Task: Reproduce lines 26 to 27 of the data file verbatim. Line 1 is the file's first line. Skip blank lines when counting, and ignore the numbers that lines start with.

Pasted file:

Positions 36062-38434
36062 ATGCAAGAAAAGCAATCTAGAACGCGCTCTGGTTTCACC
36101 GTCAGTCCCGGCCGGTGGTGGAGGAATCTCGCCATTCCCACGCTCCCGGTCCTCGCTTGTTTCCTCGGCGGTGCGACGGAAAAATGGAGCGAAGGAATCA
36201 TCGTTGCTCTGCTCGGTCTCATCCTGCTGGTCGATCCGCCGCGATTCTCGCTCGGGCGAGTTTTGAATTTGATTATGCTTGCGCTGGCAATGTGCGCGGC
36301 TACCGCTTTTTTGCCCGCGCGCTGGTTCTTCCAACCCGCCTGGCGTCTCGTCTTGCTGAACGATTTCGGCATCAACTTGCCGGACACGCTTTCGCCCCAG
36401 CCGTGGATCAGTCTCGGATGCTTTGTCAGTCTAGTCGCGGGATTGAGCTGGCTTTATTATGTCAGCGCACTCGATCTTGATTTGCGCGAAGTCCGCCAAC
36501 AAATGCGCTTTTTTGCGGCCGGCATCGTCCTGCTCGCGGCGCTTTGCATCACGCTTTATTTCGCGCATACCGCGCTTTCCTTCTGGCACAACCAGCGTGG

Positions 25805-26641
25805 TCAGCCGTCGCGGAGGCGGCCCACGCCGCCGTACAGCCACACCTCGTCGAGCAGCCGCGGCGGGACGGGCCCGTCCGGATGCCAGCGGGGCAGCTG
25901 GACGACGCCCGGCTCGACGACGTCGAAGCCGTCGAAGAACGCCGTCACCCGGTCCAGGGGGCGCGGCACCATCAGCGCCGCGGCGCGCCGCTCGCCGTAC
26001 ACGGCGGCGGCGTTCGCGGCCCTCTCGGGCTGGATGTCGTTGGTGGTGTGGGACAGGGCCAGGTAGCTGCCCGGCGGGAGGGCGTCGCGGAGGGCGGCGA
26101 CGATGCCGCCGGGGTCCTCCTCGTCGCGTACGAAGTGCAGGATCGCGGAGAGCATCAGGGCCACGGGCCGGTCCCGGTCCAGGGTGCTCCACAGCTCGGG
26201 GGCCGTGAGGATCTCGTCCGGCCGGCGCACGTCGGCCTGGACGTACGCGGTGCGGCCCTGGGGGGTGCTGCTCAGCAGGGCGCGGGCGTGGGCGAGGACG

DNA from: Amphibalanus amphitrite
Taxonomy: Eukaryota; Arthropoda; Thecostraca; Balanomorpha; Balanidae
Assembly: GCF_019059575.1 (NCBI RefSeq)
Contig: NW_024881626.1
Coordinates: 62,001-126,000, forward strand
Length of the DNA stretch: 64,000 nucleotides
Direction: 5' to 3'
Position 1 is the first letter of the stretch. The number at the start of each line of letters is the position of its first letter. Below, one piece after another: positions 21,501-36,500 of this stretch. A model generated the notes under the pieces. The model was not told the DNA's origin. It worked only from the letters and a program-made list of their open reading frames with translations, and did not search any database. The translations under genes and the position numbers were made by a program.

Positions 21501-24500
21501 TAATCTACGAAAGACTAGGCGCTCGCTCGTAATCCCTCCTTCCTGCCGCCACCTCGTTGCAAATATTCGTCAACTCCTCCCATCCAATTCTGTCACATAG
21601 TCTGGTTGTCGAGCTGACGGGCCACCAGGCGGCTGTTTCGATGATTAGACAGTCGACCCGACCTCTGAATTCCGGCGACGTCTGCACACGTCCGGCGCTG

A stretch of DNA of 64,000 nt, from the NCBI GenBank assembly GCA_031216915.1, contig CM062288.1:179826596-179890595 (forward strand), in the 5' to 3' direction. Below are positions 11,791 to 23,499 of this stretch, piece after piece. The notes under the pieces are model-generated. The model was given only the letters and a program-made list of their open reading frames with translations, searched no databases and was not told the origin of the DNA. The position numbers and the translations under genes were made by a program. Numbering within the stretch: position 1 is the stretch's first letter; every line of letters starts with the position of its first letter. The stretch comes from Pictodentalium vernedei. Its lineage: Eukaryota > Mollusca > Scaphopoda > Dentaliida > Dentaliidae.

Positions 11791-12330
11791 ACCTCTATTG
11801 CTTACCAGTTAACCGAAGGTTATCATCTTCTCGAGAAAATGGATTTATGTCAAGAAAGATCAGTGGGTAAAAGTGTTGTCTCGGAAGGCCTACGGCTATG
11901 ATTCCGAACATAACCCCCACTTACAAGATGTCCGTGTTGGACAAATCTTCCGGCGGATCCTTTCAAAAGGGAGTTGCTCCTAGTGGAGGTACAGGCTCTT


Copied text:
Positions 11791-12330
11791 ACCTCTATTG